Since it was first published in 1952, "Lincoln and His Generals" has remained one of the definitive accounts of Lincoln's wartime leadership. In it T. Harry Williams dramatizes Lincoln's long and frustrating search for an effective leader of the Union Army and traces his transformation from a politician with little military knowledge into a master strategist of the Civil War. Explored in depth are Lincoln's often fraught relationships with generals such as McClellan, Pope, Burnside, Hooker, Fremont, and of course, Ulysses S. Grant. In this superbly written narrative, Williams demonstrates how Lincoln's persistent meddling into military affairs was crucial to the Northern war effort and utterly transformed the president's role as commander-in-chief.
About the Author
T. Harry Williams is a famous historian whose books include the classic "Huey Long, P.G.T. Beauregard: Napoleon in Gray," "Lincoln and His Generals," and "McClellan, Sherman, and Grant,"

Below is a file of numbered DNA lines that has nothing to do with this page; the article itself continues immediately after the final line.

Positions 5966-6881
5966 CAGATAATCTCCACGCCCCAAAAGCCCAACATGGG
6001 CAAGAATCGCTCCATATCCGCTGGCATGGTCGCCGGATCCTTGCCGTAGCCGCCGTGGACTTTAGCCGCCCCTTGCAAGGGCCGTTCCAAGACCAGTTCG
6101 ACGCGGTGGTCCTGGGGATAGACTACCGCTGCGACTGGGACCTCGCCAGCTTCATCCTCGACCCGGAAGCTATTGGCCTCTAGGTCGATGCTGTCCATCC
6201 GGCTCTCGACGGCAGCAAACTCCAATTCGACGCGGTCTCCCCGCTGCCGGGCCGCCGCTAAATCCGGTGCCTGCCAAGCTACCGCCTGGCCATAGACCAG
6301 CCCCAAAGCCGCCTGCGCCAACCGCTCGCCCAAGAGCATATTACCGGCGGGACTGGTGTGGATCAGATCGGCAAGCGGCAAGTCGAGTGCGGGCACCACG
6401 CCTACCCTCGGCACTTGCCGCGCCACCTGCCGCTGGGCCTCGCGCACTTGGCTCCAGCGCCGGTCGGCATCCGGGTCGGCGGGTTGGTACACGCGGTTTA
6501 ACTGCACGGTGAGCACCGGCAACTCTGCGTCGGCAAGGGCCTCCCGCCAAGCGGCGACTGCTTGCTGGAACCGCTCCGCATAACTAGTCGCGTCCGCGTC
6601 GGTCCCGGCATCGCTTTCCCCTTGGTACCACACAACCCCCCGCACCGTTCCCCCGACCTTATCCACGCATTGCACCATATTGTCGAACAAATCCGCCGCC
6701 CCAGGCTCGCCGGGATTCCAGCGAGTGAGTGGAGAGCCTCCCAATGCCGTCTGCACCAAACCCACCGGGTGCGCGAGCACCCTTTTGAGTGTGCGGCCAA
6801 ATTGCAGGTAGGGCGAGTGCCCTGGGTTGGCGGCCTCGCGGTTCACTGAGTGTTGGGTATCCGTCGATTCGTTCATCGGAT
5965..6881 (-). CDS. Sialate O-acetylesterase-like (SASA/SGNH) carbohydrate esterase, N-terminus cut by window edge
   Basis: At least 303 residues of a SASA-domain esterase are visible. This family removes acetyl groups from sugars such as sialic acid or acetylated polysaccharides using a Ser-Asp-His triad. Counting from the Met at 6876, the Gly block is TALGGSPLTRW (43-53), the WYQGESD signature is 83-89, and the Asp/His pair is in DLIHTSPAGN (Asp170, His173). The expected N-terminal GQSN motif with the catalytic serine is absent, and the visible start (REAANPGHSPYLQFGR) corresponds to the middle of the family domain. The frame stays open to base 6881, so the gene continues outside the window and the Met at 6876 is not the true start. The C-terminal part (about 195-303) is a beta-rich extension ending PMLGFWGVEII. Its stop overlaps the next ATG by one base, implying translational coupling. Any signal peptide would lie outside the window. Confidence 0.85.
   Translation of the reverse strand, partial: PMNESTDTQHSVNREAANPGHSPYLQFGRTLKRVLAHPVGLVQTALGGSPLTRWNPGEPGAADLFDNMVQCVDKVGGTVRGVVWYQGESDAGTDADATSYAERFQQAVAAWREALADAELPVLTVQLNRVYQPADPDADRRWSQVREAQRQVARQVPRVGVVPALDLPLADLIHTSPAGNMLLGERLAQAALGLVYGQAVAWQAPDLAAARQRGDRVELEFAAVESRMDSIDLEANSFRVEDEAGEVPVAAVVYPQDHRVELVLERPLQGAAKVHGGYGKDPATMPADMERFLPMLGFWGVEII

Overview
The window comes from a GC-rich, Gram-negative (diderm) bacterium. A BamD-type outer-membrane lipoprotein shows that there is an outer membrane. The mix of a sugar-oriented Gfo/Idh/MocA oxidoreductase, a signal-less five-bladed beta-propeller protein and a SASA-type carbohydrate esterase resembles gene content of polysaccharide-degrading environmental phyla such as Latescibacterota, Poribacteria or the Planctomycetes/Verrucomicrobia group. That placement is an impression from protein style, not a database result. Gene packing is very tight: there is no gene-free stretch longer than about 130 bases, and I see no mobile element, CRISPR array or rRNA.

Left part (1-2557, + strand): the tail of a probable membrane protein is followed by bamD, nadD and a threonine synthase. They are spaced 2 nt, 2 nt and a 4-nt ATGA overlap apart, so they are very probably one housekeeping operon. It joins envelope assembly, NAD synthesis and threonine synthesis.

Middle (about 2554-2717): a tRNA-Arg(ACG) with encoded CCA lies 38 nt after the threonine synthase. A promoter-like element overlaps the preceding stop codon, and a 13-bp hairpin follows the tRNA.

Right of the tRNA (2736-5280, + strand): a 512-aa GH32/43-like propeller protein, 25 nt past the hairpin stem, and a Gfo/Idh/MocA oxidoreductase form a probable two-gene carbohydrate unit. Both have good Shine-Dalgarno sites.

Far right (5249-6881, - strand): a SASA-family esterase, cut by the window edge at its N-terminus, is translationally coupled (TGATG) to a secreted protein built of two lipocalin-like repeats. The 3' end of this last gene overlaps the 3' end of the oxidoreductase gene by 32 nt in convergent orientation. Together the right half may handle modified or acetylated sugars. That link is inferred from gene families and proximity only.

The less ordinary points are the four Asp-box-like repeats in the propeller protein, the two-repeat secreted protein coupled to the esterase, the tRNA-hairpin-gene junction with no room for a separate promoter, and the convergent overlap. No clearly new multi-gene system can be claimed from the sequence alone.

“Authoritative. . . . A seminal work. . . . Williams’s assessment of Lincoln’s military prowess has never been seriously challenged.”
—The Washington Post
“Fascinating. . . . A full-bodied, swift-paced narrative. . . . The reader will gain as clear and shrewd an overall comprehension of the Northern effort from this volume as from any other in print.”
—Allan Nevins, Saturday Review
“Convincing. . . . As a story-teller [Williams] displays a craftsmanship that holds the reader in suspense even when he knows exactly how the incident ends.”
—The New York Times
“An admirably planned and executed work which well fulfills the author’s expressed hope that it will contribute both to the history and to the understanding of the American system.”
—American Historical Review